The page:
SUQUAMISH, Wash. (AP) — Researchers at a fish hatchery near Suquamish in Kitsap County are trying to identify the toxic substance in storm water runoff that deadens coho salmon in streams, prevents them from spawning and causes deformities in coho embryos.
Observers have noticed coho seemed confused and turn onto their sides a few hours after a rainstorm.
The Kitsap Sun reports (http://bit.ly/VXPkBg ) researchers with National Oceanic and Atmospheric Administration and the Suquamish Tribe are conducting tests at the Grover's Creek Hatchery.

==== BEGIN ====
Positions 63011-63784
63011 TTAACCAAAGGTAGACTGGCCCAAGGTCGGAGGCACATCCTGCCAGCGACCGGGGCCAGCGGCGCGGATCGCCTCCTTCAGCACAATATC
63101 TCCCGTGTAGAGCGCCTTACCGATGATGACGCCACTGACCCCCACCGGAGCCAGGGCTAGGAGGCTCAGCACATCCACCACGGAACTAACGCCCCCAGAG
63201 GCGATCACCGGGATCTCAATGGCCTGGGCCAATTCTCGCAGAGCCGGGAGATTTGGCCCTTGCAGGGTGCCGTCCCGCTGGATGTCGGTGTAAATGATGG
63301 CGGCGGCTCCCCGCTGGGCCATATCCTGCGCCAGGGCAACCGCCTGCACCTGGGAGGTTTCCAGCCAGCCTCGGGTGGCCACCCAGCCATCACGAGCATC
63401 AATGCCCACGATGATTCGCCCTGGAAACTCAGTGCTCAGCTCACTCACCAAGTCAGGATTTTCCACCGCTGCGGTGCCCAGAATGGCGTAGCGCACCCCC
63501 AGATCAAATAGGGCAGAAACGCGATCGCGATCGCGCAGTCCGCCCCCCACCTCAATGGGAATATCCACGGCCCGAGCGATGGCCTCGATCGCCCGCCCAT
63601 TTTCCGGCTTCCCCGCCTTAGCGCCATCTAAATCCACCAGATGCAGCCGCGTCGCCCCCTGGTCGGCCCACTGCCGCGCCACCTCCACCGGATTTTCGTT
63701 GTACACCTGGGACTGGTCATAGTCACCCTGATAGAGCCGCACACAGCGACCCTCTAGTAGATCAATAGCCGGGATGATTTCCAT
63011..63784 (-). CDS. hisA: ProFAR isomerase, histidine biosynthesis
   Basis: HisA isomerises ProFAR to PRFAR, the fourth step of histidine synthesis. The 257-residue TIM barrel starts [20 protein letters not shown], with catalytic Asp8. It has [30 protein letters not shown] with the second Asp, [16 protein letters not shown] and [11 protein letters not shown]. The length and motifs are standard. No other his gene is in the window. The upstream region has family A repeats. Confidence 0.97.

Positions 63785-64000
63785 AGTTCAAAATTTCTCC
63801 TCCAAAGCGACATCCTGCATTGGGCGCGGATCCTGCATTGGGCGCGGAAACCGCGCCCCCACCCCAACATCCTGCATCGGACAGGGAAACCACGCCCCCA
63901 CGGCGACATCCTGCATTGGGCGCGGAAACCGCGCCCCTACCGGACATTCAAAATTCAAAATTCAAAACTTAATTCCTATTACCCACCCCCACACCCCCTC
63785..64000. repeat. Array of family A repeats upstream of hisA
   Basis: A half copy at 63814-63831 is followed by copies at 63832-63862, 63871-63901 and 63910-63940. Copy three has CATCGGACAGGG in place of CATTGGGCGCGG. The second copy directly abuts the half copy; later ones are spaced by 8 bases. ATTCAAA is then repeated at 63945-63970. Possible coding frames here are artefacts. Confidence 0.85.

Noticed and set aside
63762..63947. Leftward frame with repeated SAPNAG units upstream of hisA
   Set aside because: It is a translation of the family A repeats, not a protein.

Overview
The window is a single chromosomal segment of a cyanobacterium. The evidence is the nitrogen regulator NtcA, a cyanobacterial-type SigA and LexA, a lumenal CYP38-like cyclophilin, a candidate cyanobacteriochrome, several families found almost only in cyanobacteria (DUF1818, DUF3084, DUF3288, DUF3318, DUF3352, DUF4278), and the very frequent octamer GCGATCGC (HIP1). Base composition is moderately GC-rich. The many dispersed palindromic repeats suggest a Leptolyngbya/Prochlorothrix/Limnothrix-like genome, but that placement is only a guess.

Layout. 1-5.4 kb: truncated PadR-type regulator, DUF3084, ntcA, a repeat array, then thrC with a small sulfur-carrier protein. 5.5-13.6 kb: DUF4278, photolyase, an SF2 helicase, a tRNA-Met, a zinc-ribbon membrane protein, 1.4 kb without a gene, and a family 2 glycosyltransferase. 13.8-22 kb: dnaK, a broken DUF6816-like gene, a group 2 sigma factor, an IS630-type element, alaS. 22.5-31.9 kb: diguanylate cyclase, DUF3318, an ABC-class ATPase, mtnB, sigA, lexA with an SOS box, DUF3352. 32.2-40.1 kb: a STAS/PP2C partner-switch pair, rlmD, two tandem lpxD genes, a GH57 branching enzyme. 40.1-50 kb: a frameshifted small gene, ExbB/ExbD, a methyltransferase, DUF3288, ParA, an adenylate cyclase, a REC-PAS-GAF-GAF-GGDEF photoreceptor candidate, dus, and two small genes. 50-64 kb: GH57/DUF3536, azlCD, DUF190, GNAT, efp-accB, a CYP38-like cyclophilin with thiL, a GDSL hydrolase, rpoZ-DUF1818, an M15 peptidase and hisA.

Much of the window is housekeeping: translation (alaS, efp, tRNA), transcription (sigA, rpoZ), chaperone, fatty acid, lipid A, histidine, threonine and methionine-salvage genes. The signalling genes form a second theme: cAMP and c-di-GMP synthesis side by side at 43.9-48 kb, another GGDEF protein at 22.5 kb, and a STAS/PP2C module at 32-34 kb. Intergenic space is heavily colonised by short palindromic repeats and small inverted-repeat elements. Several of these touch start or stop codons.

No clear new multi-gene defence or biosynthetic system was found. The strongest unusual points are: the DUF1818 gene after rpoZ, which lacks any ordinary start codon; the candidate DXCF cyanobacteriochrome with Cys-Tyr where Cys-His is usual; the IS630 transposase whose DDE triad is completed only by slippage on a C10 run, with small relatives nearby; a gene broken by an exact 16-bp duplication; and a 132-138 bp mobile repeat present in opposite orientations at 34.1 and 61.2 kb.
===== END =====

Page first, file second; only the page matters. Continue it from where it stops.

They are placing coho in samples of storm water. After an hour or two the fish start bumping into the sides of their tanks and keeling over.
Researchers haven't yet identified the toxic substance, but the work may lead to ways to control runoff in urban areas to protect salmon in streams.
Information from: Kitsap Sun, http://www.kitsapsun.com/